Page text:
Steve shook my hand and said something nice about it being an honour, etc. I told him what a great race it was and to be honest – I felt a few tears as I hugged my son before I hugged anybody else – I wanted him to realise his part he had played and what it meant to me.
I told him and his mates that without them I could not have gone anywhere near as quick, and I meant it.
I hugged everybody and gave Lance and then the wife a kiss!
Run = 9:51
As we were stood there somebody tapped me on the shoulder – it was one of my clubmates – Will, with his partner Hazel. They had come over from the relays at Nottingham expecting to see me finish around 4pm. I laughed and apologised for being too quick – offering to go out and run another lap just for them. I appreciate them making the effort though.
We walked over to our gazebo and I sat down – elated. I had a cup of soup and some biscuits. My dad, being the proud dad, went over and “mithered” Trev to find out where I had come. When he came back and told me I had finished 6th I couldn’t believe him. I had thought that top 10 may achievable but 6th – Wow.
I can honestly say it was my best race at IM+ distance.
Firstly I enjoyed most of it, most things went right - but most of all I had a positive vibe about it all the way because of the feeling I had about my relationship with Ben, etc.
I had an hours sleep, went and showered and then took everybody over to The Hedgehog for tea. I ordered a meal but could only eat 1/3 of it – I had a milky coffee instead.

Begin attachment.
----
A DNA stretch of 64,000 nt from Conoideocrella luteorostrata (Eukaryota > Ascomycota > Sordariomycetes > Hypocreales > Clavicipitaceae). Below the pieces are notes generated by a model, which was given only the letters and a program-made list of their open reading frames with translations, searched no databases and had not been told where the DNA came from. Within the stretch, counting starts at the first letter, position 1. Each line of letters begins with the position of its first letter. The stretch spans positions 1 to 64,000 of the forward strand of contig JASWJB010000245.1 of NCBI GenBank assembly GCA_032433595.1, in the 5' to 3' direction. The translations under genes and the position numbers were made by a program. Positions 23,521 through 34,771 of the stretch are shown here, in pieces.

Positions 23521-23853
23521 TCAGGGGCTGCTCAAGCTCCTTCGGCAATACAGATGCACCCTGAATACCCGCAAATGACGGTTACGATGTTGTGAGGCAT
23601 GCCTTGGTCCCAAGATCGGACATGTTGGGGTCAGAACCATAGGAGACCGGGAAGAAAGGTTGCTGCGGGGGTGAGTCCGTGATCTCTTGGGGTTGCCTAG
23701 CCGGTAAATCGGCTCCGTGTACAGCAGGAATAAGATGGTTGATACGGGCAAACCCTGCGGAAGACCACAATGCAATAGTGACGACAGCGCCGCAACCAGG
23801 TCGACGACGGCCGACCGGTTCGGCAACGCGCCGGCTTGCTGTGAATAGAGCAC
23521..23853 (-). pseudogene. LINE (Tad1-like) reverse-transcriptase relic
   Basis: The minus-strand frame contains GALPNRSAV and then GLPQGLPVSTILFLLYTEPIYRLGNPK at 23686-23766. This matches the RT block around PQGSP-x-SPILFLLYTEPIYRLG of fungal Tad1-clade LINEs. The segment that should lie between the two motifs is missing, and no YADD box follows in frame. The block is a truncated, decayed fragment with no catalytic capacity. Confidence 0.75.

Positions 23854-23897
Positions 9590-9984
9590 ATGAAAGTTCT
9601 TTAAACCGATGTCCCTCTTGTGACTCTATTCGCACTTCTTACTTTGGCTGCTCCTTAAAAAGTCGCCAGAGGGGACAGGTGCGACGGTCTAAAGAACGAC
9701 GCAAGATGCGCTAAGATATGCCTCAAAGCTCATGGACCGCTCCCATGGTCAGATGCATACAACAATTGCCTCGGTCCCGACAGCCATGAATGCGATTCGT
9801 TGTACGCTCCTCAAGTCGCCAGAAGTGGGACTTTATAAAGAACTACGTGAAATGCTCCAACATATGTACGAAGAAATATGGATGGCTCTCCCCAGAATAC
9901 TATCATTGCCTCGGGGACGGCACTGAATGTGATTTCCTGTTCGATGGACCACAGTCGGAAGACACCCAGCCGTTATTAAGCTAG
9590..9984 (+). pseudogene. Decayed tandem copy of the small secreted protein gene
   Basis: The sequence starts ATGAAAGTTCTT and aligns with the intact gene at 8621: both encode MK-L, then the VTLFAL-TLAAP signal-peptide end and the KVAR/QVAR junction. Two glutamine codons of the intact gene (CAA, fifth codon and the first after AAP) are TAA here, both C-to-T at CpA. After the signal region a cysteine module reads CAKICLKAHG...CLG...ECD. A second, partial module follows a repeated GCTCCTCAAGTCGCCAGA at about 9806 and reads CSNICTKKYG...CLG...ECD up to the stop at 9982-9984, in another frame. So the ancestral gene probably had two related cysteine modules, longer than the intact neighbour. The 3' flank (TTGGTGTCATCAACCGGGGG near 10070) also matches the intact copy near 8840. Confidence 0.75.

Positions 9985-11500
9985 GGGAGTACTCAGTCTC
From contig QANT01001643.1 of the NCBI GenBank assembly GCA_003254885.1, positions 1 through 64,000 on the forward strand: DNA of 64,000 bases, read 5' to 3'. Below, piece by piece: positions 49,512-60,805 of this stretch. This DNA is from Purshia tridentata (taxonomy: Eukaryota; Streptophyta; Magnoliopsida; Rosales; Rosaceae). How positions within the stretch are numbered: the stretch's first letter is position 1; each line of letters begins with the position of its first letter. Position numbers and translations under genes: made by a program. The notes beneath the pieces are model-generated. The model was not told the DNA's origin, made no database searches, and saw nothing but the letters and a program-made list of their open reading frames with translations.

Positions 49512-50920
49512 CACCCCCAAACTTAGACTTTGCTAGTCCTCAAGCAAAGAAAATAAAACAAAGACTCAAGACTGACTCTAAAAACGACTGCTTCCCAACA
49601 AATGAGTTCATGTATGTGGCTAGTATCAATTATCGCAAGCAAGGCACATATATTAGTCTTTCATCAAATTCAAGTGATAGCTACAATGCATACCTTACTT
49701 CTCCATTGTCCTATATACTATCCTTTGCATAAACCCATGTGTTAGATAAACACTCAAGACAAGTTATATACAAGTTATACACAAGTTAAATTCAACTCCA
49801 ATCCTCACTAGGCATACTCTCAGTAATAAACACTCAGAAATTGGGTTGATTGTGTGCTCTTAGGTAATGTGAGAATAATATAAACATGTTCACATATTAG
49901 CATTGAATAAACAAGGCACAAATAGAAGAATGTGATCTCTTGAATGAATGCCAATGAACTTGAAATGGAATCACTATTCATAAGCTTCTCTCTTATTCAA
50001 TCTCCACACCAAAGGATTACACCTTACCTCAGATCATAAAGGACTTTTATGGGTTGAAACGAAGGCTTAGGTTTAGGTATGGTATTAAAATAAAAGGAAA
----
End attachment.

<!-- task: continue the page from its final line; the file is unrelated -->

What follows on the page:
When we returned back to the finish at 9pm, there was only Paul left to finish. He was just going out with 4 laps left. Everybody decided they wanted to stay to cheer him through so I slept another hour in the car and Alison eventually woke me just as he came around the corner. We lined up, Steve turned the music up and we high-fived him as he crossed the line. I knew exactly what he meant when he told Steve it was all surreal.
The kids helped him pack his bike and kit into the car and he drove off to his hotel about 10:15pm.
We jumped in our cars and drove home to Warrington - me driving one car beaming, with a crew of three asleep inside - Alison, Bella and Lance in the van driving behind me to make sure I didn’t fall asleep.
Not much chance of that – I was on such a high!
We had the next day off work and stayed in bed - am now back in work and it is as if it was a week ago.
Just a few final thoughts really.